Posted on | February 5, 2017 | 1 Comment
A disturbing wave of seven suicides and likely drug overdoses has swept through Columbia University so far this school year — and students say fiercely competitive academics and inadequate campus counseling programs are in large part to blame.
The student deaths include three in January alone — two of whom police suspect OD’d, plus an exchange student from Japan who killed herself by leaping from the seventh-floor window of her Broadway dorm.
The four other student suicides came once a month, from September through December, The Post has learned.
They include a promising 21-year-old journalist, a 29-year-old Navy veteran, a Moroccan student and an 18-year-old freshman from Brookfield, Missouri, named Taylor Gilpin Wallace.
“You don’t know how badly I want to jump out that window right now,” Wallace, who would be Columbia’s October suicide, said in a Facetime call from his John Jay Hall dorm room to his mother in Missouri — days before quitting school, moving back home and hanging himself in his basement.
(Hat-tip: Legal Insurrection.) Different people have different motives, so it would be unwise to get too specific in speculating about the causes of this phenomenon. However, we can say generally that highly intelligent people are often also very sensitive people, and many students have difficulty dealing with the competitive pressures experienced on the scholastic fast-track that leads to an elite school like Columbia. If you were always the smartest kid in school, and spent your adolescence grinding away to maintain perfect grades in advanced-placement honors classes — which is how you get into an Ivy League school — you may well experience your first “B” grade as emotionally traumatic. To attend your dream school, only to discover that collegiate life isn’t what you’d hoped it would be, must be a painful disillusionment for many students. And then you have the situation described by Taylor Wallace’s mother:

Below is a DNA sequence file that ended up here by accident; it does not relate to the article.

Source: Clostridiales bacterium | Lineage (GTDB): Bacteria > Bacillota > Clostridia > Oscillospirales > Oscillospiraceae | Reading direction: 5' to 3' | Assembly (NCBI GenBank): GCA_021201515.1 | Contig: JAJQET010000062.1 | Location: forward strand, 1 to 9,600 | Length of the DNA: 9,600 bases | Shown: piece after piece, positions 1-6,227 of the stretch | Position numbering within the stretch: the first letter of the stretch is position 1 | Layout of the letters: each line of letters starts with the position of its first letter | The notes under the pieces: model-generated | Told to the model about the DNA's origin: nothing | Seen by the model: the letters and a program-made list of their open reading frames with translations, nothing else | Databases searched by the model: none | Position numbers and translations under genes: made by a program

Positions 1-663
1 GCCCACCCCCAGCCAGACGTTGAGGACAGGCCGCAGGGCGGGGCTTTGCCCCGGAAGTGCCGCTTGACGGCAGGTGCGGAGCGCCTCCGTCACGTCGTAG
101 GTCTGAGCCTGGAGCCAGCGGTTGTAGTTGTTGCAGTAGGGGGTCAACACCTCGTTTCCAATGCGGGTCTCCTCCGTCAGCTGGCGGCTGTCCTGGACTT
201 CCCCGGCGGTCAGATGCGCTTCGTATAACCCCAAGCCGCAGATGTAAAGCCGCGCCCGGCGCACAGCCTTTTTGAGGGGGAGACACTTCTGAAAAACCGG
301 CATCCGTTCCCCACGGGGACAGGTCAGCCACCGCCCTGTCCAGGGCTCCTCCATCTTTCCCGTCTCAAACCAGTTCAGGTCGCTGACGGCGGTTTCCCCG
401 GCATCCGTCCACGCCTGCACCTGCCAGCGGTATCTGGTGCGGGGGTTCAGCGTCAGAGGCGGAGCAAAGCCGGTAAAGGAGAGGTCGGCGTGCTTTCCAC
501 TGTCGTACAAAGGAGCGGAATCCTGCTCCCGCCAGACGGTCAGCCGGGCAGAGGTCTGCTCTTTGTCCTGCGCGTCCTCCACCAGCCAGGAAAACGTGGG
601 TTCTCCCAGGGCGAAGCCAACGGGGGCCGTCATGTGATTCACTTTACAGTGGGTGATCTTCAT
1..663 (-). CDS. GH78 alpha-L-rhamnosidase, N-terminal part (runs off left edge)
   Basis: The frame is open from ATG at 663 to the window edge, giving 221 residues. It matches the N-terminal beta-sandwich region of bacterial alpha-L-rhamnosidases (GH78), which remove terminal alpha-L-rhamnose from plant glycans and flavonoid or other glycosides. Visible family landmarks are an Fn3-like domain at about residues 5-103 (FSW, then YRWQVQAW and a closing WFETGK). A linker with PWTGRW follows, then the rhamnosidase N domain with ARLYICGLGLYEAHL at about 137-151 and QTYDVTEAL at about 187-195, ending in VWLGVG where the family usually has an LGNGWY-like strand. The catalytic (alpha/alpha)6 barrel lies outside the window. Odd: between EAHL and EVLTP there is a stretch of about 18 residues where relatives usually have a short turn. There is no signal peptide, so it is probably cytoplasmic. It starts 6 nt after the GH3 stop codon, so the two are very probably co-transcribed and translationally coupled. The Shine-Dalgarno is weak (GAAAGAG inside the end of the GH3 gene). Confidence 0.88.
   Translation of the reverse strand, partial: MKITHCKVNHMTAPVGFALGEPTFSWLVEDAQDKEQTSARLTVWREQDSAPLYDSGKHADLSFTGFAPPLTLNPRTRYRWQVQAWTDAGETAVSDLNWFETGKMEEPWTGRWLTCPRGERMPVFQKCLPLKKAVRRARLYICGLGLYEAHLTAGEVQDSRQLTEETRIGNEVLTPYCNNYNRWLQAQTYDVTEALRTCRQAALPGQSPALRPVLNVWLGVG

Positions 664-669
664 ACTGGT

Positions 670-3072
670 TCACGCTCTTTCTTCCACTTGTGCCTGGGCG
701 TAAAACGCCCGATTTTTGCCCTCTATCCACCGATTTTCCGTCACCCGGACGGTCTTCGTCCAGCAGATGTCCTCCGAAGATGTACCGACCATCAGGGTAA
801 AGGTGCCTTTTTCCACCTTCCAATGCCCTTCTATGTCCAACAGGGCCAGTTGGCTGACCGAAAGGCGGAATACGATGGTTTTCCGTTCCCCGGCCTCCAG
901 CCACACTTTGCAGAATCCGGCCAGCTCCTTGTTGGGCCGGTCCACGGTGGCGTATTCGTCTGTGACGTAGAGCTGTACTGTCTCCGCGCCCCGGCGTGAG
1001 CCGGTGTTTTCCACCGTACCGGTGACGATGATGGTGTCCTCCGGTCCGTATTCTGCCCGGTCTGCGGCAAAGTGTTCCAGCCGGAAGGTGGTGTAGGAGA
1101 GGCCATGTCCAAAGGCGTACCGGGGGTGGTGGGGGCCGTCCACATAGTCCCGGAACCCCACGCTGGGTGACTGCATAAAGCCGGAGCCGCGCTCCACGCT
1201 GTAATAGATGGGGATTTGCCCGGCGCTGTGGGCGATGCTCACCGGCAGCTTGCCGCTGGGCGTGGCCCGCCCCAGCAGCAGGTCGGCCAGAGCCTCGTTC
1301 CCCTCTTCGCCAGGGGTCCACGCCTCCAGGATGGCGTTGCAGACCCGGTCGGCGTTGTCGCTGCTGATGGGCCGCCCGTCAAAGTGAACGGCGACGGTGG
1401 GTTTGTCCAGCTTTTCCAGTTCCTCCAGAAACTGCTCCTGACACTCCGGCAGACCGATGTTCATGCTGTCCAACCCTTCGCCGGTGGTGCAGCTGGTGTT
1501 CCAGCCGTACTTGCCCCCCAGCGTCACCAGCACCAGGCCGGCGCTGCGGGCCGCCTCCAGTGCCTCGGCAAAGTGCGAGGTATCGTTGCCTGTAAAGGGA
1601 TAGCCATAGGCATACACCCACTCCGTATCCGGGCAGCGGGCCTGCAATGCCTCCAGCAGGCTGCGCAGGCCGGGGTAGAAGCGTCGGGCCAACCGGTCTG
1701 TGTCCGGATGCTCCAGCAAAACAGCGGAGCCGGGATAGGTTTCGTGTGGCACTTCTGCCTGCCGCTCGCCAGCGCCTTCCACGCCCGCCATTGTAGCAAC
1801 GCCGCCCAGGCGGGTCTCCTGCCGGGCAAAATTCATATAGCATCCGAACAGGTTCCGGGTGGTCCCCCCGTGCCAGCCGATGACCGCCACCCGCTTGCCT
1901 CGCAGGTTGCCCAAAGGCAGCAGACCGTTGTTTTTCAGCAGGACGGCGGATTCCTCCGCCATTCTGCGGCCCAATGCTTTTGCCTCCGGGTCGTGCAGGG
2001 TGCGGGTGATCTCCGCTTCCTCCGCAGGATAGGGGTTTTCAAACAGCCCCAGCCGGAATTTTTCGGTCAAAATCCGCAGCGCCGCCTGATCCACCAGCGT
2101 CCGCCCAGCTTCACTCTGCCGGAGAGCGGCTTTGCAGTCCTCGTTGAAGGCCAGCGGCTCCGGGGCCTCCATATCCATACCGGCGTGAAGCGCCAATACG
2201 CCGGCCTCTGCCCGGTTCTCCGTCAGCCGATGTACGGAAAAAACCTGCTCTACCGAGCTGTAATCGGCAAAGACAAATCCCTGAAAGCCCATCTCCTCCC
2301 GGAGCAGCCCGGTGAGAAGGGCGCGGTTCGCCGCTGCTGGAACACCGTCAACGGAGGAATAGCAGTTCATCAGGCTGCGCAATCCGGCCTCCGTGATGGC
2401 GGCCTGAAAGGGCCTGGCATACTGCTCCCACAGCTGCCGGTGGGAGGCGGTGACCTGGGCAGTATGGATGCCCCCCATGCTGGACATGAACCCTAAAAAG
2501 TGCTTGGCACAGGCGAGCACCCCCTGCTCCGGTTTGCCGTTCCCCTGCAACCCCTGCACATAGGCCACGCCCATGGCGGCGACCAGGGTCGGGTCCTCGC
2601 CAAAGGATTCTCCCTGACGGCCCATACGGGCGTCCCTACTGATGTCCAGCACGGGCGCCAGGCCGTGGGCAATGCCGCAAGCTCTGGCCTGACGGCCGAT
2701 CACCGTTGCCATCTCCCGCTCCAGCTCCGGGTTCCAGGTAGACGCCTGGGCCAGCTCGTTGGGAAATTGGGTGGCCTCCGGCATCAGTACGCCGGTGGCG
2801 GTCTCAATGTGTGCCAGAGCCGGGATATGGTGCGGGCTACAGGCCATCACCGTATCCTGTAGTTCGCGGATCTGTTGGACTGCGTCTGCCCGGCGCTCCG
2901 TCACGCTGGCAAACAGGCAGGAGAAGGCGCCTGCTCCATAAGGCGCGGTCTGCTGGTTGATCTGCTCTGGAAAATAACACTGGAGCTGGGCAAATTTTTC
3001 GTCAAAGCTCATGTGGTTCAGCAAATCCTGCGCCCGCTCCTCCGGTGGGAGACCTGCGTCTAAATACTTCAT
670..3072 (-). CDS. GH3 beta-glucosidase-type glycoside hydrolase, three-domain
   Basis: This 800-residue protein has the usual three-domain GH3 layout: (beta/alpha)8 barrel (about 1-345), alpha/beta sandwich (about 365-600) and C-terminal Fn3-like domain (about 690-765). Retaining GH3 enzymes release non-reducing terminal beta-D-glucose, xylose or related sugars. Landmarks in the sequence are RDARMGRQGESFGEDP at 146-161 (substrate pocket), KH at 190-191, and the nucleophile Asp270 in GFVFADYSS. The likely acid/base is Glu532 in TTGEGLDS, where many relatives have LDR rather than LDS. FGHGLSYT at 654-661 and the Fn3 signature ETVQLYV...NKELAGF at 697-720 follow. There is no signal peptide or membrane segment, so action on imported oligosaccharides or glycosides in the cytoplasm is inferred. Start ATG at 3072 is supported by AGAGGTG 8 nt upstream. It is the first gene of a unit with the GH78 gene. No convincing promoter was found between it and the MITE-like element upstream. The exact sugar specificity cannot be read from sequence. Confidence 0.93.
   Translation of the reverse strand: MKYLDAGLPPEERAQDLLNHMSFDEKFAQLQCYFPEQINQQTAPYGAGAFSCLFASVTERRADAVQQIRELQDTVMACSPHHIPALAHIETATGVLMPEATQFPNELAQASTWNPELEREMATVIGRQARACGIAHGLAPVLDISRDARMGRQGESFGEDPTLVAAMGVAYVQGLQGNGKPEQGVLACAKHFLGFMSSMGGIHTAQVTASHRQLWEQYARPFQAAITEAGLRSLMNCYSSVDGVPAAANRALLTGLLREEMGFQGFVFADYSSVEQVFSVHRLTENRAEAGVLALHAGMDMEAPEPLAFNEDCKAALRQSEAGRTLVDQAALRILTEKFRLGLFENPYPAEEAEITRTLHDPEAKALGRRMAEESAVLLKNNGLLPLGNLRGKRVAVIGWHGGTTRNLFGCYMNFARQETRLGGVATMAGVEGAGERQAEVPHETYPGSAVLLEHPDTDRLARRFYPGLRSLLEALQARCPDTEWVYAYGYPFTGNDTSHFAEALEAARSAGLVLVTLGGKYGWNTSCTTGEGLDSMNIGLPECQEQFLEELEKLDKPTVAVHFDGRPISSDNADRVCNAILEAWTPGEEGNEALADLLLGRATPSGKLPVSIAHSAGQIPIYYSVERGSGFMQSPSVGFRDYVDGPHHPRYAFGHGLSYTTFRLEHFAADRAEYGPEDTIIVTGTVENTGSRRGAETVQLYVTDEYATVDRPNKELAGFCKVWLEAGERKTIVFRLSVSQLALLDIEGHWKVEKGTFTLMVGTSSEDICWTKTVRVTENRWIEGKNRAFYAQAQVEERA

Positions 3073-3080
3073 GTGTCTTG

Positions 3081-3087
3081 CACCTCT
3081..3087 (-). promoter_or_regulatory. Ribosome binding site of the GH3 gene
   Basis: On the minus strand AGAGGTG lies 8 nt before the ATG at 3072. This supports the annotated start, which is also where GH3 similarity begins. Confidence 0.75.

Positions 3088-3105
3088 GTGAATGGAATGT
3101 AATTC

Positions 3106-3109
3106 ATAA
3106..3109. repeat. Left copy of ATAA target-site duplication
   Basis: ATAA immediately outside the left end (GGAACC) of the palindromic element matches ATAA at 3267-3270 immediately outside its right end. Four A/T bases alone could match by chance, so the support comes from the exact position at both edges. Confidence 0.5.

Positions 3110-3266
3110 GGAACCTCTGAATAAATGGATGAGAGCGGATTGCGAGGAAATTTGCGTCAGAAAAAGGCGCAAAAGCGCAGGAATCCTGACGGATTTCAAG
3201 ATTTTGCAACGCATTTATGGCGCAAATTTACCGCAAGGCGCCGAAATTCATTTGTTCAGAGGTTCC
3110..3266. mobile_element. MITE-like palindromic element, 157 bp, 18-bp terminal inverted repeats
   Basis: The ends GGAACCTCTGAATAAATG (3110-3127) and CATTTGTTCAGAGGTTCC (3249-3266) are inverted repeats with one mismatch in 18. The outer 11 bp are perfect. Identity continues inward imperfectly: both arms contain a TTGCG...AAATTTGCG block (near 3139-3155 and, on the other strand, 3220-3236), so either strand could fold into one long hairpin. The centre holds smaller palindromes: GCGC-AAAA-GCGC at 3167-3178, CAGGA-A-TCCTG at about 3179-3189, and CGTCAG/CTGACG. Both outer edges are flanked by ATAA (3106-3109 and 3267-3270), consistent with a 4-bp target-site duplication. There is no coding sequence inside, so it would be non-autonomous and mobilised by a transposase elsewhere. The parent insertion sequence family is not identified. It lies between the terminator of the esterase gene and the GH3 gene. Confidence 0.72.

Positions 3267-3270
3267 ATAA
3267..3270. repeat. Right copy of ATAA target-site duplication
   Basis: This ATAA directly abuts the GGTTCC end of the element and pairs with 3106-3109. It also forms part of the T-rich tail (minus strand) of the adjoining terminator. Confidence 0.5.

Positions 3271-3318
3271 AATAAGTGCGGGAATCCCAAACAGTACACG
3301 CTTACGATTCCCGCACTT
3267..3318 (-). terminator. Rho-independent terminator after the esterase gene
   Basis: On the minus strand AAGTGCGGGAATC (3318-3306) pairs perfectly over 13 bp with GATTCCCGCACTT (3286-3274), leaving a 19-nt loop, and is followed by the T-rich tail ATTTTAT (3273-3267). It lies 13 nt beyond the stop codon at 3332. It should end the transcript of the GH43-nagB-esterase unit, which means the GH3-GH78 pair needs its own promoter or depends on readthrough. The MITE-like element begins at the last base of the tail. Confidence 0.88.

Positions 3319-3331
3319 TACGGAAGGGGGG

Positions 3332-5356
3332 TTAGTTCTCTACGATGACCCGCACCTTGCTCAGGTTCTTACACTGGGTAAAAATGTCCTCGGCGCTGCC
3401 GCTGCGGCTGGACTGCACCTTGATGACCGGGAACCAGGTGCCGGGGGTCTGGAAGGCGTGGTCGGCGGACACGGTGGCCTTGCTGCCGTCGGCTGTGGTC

“You have a child who comes from Middle America. He was surrounded by kids who had a social life. He just didn’t connect with the kids. He was popular at home, but not at Columbia. He just felt like he didn’t fit in.”
That’s a major reason I would oppose any of my children attending an elite private university like that. Annual tuition at Columbia is $55,056, and most of the students come from wealthy families. These are the kids of bankers, CEOs and big-time lawyers, in some cases the third or fourth generation of their family to attend an Ivy League school. They arrive on campus with plenty of spending money, the freshman class includes at least a half-dozen classmates from their private East Coast prep school, and on weekends, they jet off to their folks’ beachfront condo in Florida. These rich kids set the social tone at schools like Columbia, and this tends to make Ivy League life miserable for the poor nerd trying to scrape through on scholarships, work-study jobs and student loans.
If you don’t believe me, believe the Harvard Crimson:
The median family income for Harvard undergraduates is $168,800—more than three times the national median, according to a recent study.
The national median household income in 2015 was $55,775, according to Census data. . . .
Among the twelve “Ivy League and selected elite colleges”—which also include M.I.T., Stanford, Duke, and the University of Chicago in the study—Harvard had the eighth largest proportion of students from the top 1 percent, with 15.1 percent of its undergraduates coming from households making over $630,000 per year.
So if you’re a middle-class parent and your kid is a small-town high achiever — Taylor Wallace was a football star and valedictorian in high school — you might want to think twice before sending them to Harvard, Yale, Princeton, Stanford, Duke, Oberlin, etc. Any student with the grades to get into an Ivy League school can go to a state university and excel. He’ll find a lot more middle-class kids he can fit in with, and a lot fewer snotty prep school kids than he’d rub elbows with at Columbia. After your son’s successful career at State U., maybe he’ll become a millionaire, and then he can send your grandchildren to Cornell in appropriate style, but otherwise, just leave the elite schools for the rich kids, most of whom are degenerate atheist swine. The Ivy League Is Decadent and Depraved.